Of course, once in Cagayan de Oro City and we buckled down to the actual task of trying to win our games, it was a different story altogether. The living conditions in our quarters were unbelievably squalid; food served by the delegation cooks was refugee camp quality; and we were montagnards used to a cool climate now expected to perform in unbelievably hot and humid sea-side conditions.

We never stood a chance…

To make a long story short, we lost our first two matches and were immediately relegated to the role of accidental tourists. Never mind the football; it was always going to be a difficult endeavor. I mean, in our second match, we gave away a clearly offside goal because the linesman was having a lively conversation with a passer-by. Playing conditions were unbearable; officiating was comical; and living conditions in our quarters were Neanderthal.

Fortunately, one of the boys who was in my team was from Bukidnon, two hours away by road. So, by force of circumstance, my team and I became right proper tourists, the only thing to be after our ignominious exit from the competition. Football quickly faded from the agenda, and seeing the landscape quickly became top it it!

As things happened, we stayed at my player’s house inside no less than the Del Monte pineapple plantation in Bukidnon! My memories of that visit are vivid to this very day. When I come to think about it, perhaps our early exit from the football competition was pre-ordained!

There was a partial solar eclipse during our visit, and while it was nowhere near being complete, the ten o’clock sun was obscured enough to make the mid-morning feel as though it was late afternoon. If I remember correctly, the total eclipse was experienced somewhere in Indonesia. Not that I minded; our experience of it was already something to remember for the rest of ours lives!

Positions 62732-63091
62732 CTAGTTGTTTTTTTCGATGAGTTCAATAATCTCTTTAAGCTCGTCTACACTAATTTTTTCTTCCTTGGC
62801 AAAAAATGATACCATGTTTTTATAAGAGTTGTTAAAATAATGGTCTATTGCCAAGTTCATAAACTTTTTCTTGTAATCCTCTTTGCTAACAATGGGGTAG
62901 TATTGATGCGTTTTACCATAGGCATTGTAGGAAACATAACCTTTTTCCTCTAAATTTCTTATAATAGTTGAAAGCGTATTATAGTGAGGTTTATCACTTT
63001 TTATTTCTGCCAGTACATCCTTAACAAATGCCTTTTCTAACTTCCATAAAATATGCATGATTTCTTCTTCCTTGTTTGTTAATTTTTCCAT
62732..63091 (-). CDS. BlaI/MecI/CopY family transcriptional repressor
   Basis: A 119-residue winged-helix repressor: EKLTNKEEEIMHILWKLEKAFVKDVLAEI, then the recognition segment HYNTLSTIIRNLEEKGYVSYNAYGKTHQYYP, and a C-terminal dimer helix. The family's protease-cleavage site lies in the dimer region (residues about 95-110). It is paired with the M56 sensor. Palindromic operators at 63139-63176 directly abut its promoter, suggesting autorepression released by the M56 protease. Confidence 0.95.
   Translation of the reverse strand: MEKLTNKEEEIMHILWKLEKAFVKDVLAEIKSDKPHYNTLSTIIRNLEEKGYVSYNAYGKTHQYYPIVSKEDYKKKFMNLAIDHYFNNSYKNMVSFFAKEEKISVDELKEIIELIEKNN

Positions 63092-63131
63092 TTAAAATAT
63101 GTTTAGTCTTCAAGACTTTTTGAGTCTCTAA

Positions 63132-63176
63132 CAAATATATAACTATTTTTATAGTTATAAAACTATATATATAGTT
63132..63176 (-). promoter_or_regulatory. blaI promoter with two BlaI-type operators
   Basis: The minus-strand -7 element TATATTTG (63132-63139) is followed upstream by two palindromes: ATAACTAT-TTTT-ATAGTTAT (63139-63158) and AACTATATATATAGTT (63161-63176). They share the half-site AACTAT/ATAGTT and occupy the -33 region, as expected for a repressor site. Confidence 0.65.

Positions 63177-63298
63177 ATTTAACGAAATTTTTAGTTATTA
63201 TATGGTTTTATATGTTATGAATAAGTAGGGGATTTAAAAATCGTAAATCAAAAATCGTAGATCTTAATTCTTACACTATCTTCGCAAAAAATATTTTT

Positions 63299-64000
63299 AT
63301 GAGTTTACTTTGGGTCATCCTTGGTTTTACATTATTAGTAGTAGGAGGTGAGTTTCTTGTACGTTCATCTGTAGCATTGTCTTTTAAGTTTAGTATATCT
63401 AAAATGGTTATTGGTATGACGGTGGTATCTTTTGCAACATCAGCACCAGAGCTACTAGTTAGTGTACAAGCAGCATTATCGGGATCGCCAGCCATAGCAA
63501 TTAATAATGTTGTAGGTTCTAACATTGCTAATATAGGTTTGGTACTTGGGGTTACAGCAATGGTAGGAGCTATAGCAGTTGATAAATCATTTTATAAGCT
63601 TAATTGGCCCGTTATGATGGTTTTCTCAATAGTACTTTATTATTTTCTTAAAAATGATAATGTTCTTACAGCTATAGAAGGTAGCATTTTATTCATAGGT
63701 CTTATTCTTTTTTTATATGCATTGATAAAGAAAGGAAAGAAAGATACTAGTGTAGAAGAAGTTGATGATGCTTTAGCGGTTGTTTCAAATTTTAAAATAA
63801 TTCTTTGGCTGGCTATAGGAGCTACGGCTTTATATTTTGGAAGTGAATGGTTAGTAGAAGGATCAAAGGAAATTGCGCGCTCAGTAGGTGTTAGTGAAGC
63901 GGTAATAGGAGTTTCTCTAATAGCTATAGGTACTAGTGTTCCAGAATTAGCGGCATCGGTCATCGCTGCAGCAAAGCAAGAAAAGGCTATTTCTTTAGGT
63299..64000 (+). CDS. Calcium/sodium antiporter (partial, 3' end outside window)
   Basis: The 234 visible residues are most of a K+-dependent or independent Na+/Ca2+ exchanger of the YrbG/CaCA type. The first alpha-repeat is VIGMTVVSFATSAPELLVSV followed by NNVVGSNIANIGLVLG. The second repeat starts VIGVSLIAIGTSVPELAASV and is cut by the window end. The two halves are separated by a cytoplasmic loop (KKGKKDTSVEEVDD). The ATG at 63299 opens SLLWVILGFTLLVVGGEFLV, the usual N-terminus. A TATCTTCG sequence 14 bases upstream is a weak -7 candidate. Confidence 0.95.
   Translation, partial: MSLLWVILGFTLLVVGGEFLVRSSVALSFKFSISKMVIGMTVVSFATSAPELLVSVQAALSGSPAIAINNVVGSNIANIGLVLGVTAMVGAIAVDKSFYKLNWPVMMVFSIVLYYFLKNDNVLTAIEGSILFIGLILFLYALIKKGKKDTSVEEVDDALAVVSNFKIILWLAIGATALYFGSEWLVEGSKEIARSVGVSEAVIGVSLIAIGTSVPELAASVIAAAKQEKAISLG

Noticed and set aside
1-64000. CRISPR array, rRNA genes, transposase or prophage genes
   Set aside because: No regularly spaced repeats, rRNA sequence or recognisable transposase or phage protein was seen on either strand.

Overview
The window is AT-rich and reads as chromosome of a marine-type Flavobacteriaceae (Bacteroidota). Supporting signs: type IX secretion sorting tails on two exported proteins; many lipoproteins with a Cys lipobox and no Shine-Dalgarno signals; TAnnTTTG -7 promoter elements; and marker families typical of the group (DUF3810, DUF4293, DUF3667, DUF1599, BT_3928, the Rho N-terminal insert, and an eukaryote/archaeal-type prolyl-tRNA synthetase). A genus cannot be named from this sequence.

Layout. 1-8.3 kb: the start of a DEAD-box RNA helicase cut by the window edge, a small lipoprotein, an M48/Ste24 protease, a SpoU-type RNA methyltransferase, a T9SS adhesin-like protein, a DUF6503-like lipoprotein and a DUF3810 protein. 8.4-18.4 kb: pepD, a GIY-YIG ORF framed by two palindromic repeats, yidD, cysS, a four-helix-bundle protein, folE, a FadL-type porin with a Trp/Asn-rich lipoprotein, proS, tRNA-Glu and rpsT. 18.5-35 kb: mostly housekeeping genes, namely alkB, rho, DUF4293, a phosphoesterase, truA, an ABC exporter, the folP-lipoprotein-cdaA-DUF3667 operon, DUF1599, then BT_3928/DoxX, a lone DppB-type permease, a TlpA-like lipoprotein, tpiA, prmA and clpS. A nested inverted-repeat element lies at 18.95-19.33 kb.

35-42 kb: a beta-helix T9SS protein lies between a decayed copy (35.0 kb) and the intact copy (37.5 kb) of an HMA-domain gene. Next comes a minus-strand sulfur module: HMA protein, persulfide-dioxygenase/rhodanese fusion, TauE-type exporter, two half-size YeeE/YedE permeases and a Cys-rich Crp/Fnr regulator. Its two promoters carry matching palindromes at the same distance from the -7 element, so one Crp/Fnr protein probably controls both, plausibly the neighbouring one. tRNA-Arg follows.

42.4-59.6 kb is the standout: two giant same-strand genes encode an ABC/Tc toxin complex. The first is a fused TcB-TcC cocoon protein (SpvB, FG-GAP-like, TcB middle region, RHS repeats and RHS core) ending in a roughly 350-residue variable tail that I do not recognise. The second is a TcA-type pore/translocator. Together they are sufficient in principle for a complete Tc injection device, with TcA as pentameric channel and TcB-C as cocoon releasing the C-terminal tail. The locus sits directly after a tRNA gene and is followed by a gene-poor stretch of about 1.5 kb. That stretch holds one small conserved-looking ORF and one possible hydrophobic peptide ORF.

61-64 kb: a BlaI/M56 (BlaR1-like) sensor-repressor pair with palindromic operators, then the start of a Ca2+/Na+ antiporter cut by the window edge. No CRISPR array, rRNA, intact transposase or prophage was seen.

When we were given a tour of the plantation, there was another once-in-a-lifetime experience! The plateau was planted to pineapple for as far as the eyes could see. It was simply unbelievable – not to mention breathtaking!

While we were tourists, we also had a flying visit to a brother school in Iligan City. We did what we could not do in competition – win 3-2 over our host school in what was, for all intents and purposes, just another part of our tour itinerary. The lads were not their usual selves and the football left a lot to be desired. It did not matter; we were no longer in competition mode.

That was what we had become – tourists! We had come to win a football competition; but, sometimes, things do not necessarily go as planned. I had a team good enough to win the competition, by the way; except, as it happened, glory would not come in the way of silverware but, rather, in the knowledge that this was – indeed – a truly beautiful country that we lived in!

I know sailing in this country – with its atrocious maritime record – can be a right royal pain, but if you do get the chance, grab it! While flying gets you to your destination quicker, sailing shows you what you cannot see from the skies: that this country has been blessed by the good Lord with some of the most simply breathtaking sights in the whole wide world!